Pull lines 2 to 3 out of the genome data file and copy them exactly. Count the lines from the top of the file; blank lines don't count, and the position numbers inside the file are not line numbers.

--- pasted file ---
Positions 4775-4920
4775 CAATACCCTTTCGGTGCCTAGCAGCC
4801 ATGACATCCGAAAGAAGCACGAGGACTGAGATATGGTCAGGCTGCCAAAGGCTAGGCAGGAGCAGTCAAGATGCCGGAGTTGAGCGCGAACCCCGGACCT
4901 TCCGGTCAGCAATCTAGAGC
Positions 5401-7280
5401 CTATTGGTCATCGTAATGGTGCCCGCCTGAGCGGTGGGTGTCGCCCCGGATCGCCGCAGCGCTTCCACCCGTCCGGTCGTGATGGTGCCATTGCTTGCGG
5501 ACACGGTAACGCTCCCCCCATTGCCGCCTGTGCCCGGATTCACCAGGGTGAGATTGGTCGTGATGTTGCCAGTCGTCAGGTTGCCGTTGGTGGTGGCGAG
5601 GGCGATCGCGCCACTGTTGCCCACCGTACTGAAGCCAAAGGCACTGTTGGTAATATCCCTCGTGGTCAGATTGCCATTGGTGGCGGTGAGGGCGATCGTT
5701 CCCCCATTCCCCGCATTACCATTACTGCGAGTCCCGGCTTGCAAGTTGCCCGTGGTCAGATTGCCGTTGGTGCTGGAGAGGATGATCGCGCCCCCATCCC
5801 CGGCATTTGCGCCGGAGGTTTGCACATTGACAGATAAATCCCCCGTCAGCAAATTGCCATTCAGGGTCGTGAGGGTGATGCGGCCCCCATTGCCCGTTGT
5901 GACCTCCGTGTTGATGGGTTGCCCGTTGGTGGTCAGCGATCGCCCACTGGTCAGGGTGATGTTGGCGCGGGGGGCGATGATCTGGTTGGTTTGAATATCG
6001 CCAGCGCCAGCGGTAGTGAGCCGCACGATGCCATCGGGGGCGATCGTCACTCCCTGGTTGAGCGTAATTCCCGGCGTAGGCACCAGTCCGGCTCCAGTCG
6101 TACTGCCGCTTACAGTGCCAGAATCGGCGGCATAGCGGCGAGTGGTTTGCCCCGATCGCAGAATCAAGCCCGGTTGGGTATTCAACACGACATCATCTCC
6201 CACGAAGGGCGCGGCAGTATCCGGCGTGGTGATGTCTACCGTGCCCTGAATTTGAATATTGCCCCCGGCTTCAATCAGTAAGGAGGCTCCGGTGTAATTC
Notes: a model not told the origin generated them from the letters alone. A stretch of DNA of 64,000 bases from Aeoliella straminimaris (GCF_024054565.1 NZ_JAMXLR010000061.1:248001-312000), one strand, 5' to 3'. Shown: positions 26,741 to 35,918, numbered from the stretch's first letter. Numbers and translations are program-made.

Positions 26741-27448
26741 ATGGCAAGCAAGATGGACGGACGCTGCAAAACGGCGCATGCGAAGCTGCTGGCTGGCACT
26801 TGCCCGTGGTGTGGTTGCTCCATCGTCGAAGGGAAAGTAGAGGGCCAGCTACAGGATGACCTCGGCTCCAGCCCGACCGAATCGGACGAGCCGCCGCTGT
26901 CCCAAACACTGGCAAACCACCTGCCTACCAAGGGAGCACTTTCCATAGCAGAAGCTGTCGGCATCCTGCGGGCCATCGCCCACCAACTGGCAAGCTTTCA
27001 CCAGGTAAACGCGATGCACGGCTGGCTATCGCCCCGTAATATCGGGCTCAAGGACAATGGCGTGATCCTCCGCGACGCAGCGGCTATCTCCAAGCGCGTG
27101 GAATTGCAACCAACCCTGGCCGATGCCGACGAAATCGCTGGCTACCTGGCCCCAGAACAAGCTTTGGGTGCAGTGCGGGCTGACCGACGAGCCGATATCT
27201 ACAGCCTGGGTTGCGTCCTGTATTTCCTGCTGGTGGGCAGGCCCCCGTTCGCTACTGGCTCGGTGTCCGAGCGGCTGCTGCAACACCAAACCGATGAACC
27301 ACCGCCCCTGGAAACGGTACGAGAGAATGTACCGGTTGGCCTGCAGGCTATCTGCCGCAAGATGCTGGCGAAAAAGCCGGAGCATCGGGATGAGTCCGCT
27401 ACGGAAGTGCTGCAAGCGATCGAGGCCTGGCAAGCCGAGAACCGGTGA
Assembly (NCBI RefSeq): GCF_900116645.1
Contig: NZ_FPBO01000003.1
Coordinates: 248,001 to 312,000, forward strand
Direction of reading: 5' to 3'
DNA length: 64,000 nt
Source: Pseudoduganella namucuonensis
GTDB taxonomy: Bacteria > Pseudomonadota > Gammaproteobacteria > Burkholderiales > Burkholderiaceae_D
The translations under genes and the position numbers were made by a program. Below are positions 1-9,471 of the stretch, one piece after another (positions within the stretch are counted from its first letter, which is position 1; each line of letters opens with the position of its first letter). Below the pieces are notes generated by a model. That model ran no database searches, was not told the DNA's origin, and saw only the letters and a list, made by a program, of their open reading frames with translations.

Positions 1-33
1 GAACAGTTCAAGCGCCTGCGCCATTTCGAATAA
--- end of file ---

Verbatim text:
4775 CAATACCCTTTCGGTGCCTAGCAGCC
4801 ATGACATCCGAAAGAAGCACGAGGACTGAGATATGGTCAGGCTGCCAAAGGCTAGGCAGGAGCAGTCAAGATGCCGGAGTTGAGCGCGAACCCCGGACCT